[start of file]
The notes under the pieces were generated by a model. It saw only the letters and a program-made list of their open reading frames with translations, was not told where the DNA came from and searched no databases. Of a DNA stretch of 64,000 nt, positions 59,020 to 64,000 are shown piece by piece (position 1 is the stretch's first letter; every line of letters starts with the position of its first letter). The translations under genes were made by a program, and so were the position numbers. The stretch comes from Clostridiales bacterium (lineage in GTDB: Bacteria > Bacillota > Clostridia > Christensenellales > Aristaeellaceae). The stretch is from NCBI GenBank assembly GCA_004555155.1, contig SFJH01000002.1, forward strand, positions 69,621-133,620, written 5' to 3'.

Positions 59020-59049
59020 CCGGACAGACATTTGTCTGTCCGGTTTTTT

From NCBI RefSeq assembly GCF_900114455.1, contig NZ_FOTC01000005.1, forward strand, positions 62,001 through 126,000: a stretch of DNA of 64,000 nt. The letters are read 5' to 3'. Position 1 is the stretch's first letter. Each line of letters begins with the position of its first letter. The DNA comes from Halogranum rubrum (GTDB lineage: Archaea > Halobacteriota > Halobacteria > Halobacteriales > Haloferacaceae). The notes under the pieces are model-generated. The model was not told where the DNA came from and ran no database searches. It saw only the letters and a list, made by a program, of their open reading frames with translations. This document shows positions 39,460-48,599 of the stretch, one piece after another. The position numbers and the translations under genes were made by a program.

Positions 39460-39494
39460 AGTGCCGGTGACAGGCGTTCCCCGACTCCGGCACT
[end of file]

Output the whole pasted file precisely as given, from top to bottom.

The notes under the pieces were generated by a model. It saw only the letters and a program-made list of their open reading frames with translations, was not told where the DNA came from and searched no databases. Of a DNA stretch of 64,000 nt, positions 59,020 to 64,000 are shown piece by piece (position 1 is the stretch's first letter; every line of letters starts with the position of its first letter). The translations under genes were made by a program, and so were the position numbers. The stretch comes from Clostridiales bacterium (lineage in GTDB: Bacteria > Bacillota > Clostridia > Christensenellales > Aristaeellaceae). The stretch is from NCBI GenBank assembly GCA_004555155.1, contig SFJH01000002.1, forward strand, positions 69,621-133,620, written 5' to 3'.

Positions 59020-59049
59020 CCGGACAGACATTTGTCTGTCCGGTTTTTT

From NCBI RefSeq assembly GCF_900114455.1, contig NZ_FOTC01000005.1, forward strand, positions 62,001 through 126,000: a stretch of DNA of 64,000 nt. The letters are read 5' to 3'. Position 1 is the stretch's first letter. Each line of letters begins with the position of its first letter. The DNA comes from Halogranum rubrum (GTDB lineage: Archaea > Halobacteriota > Halobacteria > Halobacteriales > Haloferacaceae). The notes under the pieces are model-generated. The model was not told where the DNA came from and ran no database searches. It saw only the letters and a list, made by a program, of their open reading frames with translations. This document shows positions 39,460-48,599 of the stretch, one piece after another. The position numbers and the translations under genes were made by a program.

Positions 39460-39494
39460 AGTGCCGGTGACAGGCGTTCCCCGACTCCGGCACT